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Bound for a remote planet on the far side of the galaxy, members (Katherine Waterston, Billy Crudup) of the colony ship Covenant discover what they think to be an uncharted paradise. While there, they meet David (Michael Fassbender), the synthetic survivor of the doomed Prometheus expedition. The mysterious world soon turns dark and dangerous when a hostile alien life-form forces the crew into a deadly fight for survival.
The story begins 10 years after the events of “Prometheus” and ends en route to a sequel that will bring us closer to the beginning of the cycle. (Arranging installments in sequential order is a totally old-fashioned, linear, 20th-century way of doing business.) As usual, a starship is plying the far reaches of space. As usual, the crew is a collection of talented actors obeying the imperatives of science-fiction seriousness. There are a bunch of married couples — James Franco and Katherine Waterston; Danny McBride and Amy Seimetz; Demián Bichir and Nathaniel Dean; Billy Crudup and Carmen Ejogo — and others with enough personality to make us feel a little something when they die.
Most of them do. Mr. Franco’s character, the captain of the Covenant, is a goner at the outset, reanimated in videos that stir his widow’s grief. The first mate (Mr. Crudup) assumes command and leads his subordinates onto the surface of the green but curiously lifeless planet Origae-6, the very spot where the Prometheus disappeared. There they meet a robot named David, who invites some of the astronauts back to his cave to look at his etchings.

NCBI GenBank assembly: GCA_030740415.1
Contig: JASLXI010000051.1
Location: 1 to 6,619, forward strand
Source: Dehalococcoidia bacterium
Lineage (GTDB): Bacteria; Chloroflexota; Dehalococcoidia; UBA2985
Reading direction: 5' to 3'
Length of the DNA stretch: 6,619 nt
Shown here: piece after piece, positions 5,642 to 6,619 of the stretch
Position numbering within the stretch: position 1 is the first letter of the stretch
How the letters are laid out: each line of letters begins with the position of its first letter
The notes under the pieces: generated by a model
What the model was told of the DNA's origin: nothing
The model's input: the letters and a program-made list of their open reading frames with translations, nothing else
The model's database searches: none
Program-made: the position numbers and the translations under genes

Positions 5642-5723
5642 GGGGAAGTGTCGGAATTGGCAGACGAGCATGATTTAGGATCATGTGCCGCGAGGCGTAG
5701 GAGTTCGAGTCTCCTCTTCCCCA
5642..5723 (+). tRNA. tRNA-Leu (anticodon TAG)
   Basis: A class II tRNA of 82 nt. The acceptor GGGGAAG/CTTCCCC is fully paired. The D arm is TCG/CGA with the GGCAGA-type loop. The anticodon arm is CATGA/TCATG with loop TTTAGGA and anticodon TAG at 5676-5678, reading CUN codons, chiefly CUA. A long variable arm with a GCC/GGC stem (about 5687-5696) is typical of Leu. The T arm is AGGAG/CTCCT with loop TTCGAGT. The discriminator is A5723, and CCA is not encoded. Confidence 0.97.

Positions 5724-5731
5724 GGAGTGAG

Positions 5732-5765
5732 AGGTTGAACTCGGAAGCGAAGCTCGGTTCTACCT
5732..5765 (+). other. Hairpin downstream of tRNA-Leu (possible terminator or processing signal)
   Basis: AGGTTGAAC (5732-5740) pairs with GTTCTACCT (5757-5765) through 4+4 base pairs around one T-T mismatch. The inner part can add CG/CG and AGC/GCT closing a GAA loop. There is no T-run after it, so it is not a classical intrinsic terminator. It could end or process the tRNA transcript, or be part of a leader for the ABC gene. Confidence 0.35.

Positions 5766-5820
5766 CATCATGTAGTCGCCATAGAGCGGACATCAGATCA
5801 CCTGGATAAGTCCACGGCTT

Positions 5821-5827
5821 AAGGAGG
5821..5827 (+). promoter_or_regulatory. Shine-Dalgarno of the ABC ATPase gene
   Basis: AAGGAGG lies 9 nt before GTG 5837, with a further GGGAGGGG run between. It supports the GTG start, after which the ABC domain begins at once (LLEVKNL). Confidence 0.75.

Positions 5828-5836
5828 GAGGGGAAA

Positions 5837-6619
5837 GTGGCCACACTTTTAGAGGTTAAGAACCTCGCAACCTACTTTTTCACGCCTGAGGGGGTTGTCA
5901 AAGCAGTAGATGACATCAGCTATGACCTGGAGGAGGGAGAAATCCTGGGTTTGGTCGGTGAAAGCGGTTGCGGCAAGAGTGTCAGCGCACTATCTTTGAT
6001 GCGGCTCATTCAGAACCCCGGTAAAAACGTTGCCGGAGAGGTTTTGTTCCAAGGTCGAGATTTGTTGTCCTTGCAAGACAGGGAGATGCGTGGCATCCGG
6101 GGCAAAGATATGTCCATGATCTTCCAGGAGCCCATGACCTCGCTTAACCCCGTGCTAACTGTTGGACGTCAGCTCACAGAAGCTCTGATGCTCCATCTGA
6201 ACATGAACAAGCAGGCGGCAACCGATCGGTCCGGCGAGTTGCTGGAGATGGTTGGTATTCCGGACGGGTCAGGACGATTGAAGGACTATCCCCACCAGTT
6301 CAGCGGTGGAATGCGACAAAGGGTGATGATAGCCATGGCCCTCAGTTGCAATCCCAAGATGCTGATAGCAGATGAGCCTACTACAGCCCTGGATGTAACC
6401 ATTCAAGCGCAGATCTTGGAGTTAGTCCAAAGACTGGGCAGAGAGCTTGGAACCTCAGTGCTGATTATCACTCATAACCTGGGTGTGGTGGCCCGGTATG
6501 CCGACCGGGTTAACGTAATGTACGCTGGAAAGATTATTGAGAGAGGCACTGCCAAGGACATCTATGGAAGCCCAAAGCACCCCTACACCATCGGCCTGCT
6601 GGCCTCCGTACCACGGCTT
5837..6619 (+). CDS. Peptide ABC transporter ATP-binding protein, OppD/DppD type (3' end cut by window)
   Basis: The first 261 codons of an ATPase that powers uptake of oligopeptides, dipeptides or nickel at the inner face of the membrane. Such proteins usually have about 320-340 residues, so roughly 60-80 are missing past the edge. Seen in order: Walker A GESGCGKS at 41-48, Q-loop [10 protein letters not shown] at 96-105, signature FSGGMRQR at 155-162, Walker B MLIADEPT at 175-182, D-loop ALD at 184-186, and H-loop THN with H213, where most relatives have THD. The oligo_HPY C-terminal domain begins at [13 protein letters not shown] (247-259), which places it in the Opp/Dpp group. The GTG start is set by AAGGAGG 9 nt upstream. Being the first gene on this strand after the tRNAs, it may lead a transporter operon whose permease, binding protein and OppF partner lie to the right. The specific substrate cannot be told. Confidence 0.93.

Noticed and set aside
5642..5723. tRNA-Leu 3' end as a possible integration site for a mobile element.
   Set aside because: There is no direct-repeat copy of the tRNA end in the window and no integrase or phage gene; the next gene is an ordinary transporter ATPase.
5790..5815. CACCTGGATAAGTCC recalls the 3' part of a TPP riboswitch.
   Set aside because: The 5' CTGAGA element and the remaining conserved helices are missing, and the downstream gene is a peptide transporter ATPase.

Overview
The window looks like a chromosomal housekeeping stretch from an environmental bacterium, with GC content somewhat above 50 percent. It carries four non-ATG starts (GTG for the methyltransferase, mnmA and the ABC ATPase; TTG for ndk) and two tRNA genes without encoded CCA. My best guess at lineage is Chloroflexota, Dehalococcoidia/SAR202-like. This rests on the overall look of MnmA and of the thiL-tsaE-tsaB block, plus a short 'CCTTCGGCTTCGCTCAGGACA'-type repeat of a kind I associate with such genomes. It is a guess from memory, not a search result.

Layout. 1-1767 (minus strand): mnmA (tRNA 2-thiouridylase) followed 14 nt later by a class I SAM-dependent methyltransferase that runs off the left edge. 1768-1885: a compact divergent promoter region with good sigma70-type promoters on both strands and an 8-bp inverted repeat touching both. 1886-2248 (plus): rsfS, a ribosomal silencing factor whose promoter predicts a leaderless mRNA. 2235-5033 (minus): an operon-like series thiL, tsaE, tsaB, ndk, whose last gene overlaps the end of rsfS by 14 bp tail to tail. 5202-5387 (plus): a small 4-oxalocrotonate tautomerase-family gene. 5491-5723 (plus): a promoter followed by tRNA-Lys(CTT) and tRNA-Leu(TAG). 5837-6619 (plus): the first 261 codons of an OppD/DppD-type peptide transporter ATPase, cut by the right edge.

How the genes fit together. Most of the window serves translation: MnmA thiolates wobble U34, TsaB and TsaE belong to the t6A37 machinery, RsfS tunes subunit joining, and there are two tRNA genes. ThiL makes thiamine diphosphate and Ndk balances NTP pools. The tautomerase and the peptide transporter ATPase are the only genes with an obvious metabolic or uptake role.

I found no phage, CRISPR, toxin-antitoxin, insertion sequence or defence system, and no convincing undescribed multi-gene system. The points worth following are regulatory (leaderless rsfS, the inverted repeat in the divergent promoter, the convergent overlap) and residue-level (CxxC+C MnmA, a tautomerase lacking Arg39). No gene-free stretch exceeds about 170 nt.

David — seen in “Prometheus” and in a Kubrick-esque prologue here — is played by Michael Fassbender. So is another robot named Walter, a slightly updated model from the Weyland corporation. The differences between the two machines are striking. Walter wears his hair parted on the side and has been engineered to speak like someone from Wisconsin. (How does Mr. Fassbender do it?)
David, in contrast, has a crisp British accent and an acquaintance with human culture that extends to Wagner and Michelangelo but is a bit wobbly on romantic poetry. Viewers who stayed awake through freshman English or the fifth season of “Breaking Bad” know full well that Byron didn’t write “Ozymandias.” I’m telling you this so you aren’t fooled (as I confess I was) into spending a few minutes feeling smarter than the screenwriters, John Logan and Dante Harper. I don’t think that counts as a spoiler.
And Mr. Scott is, in any case, a nearly spoiler-proof filmmaker. Even his lesser efforts are infused with enough craft and energy to keep you engaged and surprised, and “Alien: Covenant” is no exception. The gloom and shadows of Origae-6 and the hushed, antiseptic corridors of the Covenant are superior horror-movie environments, and the fact that you know more or less exactly what’s coming doesn’t diminish the creepiness, or lessen the jolt when the thing you’re dreading arrives.
David, it turns out, has devoted the years since “Prometheus” to the study and cultivation of our beloved alien, while also harboring a grudge against the species that created him. Walter, in contrast, is more of a humanist, and the quarrel between them is not unlike the one between Magneto and Professor X in the “X-Men” movies (speaking of Michael Fassbender) or Koba and Caesar in “Dawn of the Planet of the Apes” (speaking of posthumous James Franco). I will leave it to you to decide who has the better argument, and who deserves to prevail.
The answer, in any case, can only be the Giger alien itself, a contribution to the pantheon of modern design up there with the Coca-Cola logo and the Nike swoosh. From spore to embryo to full-grown raptor and all the stages in between, this monster is the stubborn movie equivalent of an earworm — a lovable parasite, a squiggle of pop-cultural DNA that burrows into your rib cage and never goes away.